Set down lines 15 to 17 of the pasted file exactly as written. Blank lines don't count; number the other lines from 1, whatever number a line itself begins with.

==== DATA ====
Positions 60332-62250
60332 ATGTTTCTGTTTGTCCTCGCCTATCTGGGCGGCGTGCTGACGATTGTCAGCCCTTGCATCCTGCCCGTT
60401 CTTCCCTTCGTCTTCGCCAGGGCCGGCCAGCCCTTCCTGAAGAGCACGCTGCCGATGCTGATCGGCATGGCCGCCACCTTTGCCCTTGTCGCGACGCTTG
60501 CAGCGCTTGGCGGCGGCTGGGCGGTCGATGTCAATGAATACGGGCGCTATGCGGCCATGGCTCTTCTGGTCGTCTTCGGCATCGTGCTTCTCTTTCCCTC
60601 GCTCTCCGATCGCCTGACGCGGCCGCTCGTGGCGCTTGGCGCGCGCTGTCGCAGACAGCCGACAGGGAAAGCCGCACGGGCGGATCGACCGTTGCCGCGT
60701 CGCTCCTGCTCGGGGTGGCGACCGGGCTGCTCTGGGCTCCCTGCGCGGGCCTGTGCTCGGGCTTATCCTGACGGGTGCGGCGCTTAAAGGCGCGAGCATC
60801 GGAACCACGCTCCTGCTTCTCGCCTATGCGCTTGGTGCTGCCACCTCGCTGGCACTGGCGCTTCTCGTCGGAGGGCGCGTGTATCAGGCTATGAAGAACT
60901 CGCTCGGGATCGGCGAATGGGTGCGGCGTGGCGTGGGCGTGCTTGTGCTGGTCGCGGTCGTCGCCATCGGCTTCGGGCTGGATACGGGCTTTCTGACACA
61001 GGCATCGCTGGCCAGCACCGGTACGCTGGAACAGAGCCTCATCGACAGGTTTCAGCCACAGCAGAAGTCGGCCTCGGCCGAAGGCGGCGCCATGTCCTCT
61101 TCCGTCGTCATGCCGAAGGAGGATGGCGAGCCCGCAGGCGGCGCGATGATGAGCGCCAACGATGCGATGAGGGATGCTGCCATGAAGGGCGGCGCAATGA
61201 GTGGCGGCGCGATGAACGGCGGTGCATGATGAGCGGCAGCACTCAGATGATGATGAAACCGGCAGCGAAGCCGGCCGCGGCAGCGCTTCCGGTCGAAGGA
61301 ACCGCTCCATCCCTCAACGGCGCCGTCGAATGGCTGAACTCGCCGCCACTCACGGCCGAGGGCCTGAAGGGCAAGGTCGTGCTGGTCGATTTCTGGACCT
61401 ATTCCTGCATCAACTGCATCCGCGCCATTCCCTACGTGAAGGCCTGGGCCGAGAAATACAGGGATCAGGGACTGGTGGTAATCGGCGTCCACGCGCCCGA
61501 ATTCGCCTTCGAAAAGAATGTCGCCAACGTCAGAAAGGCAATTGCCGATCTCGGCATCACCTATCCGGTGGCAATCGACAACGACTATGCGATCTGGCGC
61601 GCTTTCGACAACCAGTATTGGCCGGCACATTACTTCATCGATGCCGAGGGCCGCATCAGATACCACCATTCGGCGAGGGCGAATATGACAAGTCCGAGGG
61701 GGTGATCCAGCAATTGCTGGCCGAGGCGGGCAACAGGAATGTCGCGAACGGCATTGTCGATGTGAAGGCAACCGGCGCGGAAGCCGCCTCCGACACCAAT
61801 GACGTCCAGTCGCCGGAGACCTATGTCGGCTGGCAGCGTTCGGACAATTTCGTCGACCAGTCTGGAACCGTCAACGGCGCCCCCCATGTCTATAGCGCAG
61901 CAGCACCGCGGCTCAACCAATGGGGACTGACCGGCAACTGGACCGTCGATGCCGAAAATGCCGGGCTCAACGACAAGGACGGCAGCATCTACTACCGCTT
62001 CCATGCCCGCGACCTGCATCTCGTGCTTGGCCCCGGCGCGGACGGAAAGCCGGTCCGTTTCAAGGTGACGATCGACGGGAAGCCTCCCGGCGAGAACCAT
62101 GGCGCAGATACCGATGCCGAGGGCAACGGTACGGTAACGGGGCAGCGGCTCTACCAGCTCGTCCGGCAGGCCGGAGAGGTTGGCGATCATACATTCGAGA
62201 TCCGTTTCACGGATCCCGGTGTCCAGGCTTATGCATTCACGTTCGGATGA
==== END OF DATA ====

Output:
61601 GCTTTCGACAACCAGTATTGGCCGGCACATTACTTCATCGATGCCGAGGGCCGCATCAGATACCACCATTCGGCGAGGGCGAATATGACAAGTCCGAGGG
61701 GGTGATCCAGCAATTGCTGGCCGAGGCGGGCAACAGGAATGTCGCGAACGGCATTGTCGATGTGAAGGCAACCGGCGCGGAAGCCGCCTCCGACACCAAT
61801 GACGTCCAGTCGCCGGAGACCTATGTCGGCTGGCAGCGTTCGGACAATTTCGTCGACCAGTCTGGAACCGTCAACGGCGCCCCCCATGTCTATAGCGCAG